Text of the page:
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Abrupt increase in seasonal extreme precipitation at the Paleocene-Eocene boundary

Schmitz, Birger LU and Pujalte, Victoriano (2007) In Geology 35(3). p.215-218
Abstract
A prominent increase in atmospheric CO, at the Paleocene-Eocene boundary, ca. 55 Ma, led to the warmest Earth of the Cenozoic for similar to 100 k.y. High-resolution studies of continental flood-plain sediment records across this boundary can provide crucial information on how the hydrological cycle responds to rapidly changing CO2. Here we show from continental records across the Paleocene-Eocene boundary in the Spanish Pyrenees, a subtropical paleosetting, that during the early, most intense phase of CO2 rise, normal, semiarid coastal plains with few river channels of 10-200 m width were abruptly replaced by a vast conglomeratic braid plain, covering at least 500 km(2) and most likely more than 2000 km(2). This braid plain is interpreted... (More)
A prominent increase in atmospheric CO, at the Paleocene-Eocene boundary, ca. 55 Ma, led to the warmest Earth of the Cenozoic for similar to 100 k.y. High-resolution studies of continental flood-plain sediment records across this boundary can provide crucial information on how the hydrological cycle responds to rapidly changing CO2. Here we show from continental records across the Paleocene-Eocene boundary in the Spanish Pyrenees, a subtropical paleosetting, that during the early, most intense phase of CO2 rise, normal, semiarid coastal plains with few river channels of 10-200 m width were abruptly replaced by a vast conglomeratic braid plain, covering at least 500 km(2) and most likely more than 2000 km(2). This braid plain is interpreted as the proximal parts of a megafan. Carbonate nodules in the megafan deposits attest to seasonally dry periods and together with megafan development imply a dramatic increase in seasonal rain and an increased intra-annual humidity gradient. The megafan formed over a few thousand years to similar to 10 k.y. directly after the Paleocene-Eocene boundary. Only repeated severe floods and rainstorms could have contributed the water energy required to transport the enormous amounts of large boulders and gravel of the megafan during this short time span. The findings represent evidence for considerable changes in regional hydrological cycles following greenhouse gas emissions. (Less)
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author
organization
publishing date
type
Contribution to journal
publication status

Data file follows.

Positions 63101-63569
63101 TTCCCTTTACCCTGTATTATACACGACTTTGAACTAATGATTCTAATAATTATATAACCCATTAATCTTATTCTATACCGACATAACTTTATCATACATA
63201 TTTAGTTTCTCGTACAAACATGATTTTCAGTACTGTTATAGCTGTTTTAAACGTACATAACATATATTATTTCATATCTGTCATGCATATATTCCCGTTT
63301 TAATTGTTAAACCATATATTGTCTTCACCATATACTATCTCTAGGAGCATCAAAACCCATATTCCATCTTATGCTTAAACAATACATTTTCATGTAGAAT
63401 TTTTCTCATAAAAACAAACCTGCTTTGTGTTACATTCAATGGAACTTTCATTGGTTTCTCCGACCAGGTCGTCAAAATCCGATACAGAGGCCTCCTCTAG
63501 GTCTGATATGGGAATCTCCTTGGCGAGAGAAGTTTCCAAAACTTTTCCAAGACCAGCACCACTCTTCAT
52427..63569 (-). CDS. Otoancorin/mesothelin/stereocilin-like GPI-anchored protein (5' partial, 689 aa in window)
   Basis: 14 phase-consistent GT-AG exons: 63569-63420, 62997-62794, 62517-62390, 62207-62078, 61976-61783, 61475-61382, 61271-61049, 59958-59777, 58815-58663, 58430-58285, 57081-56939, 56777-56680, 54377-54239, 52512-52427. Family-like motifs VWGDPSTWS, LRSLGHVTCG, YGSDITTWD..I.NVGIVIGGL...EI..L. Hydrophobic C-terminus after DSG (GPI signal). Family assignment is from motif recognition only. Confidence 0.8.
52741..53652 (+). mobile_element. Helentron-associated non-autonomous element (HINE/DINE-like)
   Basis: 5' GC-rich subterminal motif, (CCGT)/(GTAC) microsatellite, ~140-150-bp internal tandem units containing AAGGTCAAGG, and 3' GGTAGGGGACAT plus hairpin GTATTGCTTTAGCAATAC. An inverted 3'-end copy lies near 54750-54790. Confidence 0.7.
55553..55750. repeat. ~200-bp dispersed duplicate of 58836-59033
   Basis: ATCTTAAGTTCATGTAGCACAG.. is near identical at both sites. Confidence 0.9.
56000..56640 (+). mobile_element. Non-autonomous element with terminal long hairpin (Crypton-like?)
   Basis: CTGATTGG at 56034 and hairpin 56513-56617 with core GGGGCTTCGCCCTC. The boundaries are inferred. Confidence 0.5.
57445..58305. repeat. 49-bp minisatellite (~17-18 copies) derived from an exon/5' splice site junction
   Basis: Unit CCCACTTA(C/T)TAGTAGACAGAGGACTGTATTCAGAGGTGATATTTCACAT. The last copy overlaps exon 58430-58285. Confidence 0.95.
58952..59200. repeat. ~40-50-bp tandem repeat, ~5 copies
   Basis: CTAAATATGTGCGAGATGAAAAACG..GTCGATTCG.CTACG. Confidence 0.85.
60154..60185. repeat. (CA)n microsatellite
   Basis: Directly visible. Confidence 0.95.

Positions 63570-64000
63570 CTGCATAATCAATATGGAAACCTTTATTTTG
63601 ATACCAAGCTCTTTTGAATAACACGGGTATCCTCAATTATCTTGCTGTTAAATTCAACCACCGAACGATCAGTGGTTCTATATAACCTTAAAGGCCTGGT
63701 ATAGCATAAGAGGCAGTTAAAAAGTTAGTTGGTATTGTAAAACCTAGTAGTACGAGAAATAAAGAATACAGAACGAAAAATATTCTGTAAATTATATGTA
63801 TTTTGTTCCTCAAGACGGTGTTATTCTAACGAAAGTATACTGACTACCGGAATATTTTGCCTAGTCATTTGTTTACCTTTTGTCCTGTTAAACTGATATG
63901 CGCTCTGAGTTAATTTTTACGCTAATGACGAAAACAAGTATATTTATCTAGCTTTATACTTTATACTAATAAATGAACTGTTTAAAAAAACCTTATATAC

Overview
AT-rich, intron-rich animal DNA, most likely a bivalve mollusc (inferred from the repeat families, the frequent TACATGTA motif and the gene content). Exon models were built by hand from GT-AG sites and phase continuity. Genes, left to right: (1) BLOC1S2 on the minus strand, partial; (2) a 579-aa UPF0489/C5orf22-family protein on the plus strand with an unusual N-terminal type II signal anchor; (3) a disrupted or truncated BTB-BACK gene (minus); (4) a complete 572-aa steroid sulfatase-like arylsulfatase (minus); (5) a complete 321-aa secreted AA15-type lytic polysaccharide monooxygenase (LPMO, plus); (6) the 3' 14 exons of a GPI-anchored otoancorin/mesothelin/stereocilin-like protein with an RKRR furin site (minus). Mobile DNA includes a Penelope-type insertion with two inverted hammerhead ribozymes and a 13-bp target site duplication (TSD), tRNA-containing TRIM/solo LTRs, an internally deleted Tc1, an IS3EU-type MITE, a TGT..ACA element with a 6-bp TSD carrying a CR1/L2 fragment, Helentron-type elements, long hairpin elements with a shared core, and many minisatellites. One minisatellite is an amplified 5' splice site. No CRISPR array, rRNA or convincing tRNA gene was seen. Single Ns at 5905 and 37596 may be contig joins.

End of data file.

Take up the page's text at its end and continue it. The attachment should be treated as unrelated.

published
subject
keywords
carbon isotope excursion, hydrological cycle, fluvial megafan, greenhouse warming, Paleocene-Eocene boundary
in
Geology
volume
35
issue
3
pages
215 - 218
publisher
Geological Society of America
external identifiers
  • wos:000247627700006
  • scopus:33947328023
ISSN
0091-7613
DOI
10.1130/G23261A.1
language
English
LU publication?
yes
id
c1901bba-ebd3-45d5-a2ff-815158c8105c (old id 646490)
date added to LUP
2007-12-18 09:08:42
date last changed
2017-10-22 04:29:45
@article{c1901bba-ebd3-45d5-a2ff-815158c8105c,
  abstract     = {A prominent increase in atmospheric CO, at the Paleocene-Eocene boundary, ca. 55 Ma, led to the warmest Earth of the Cenozoic for similar to 100 k.y. High-resolution studies of continental flood-plain sediment records across this boundary can provide crucial information on how the hydrological cycle responds to rapidly changing CO2. Here we show from continental records across the Paleocene-Eocene boundary in the Spanish Pyrenees, a subtropical paleosetting, that during the early, most intense phase of CO2 rise, normal, semiarid coastal plains with few river channels of 10-200 m width were abruptly replaced by a vast conglomeratic braid plain, covering at least 500 km(2) and most likely more than 2000 km(2). This braid plain is interpreted as the proximal parts of a megafan. Carbonate nodules in the megafan deposits attest to seasonally dry periods and together with megafan development imply a dramatic increase in seasonal rain and an increased intra-annual humidity gradient. The megafan formed over a few thousand years to similar to 10 k.y. directly after the Paleocene-Eocene boundary. Only repeated severe floods and rainstorms could have contributed the water energy required to transport the enormous amounts of large boulders and gravel of the megafan during this short time span. The findings represent evidence for considerable changes in regional hydrological cycles following greenhouse gas emissions.},
  author       = {Schmitz, Birger and Pujalte, Victoriano},
  issn         = {0091-7613},
  keyword      = {carbon isotope excursion,hydrological cycle,fluvial megafan,greenhouse warming,Paleocene-Eocene boundary},
  language     = {eng},
  number       = {3},
  pages        = {215--218},
  publisher    = {Geological Society of America},
  series       = {Geology},
  title        = {Abrupt increase in seasonal extreme precipitation at the Paleocene-Eocene boundary},
  url          = {http://dx.doi.org/10.1130/G23261A.1},
  volume       = {35},
  year         = {2007},
}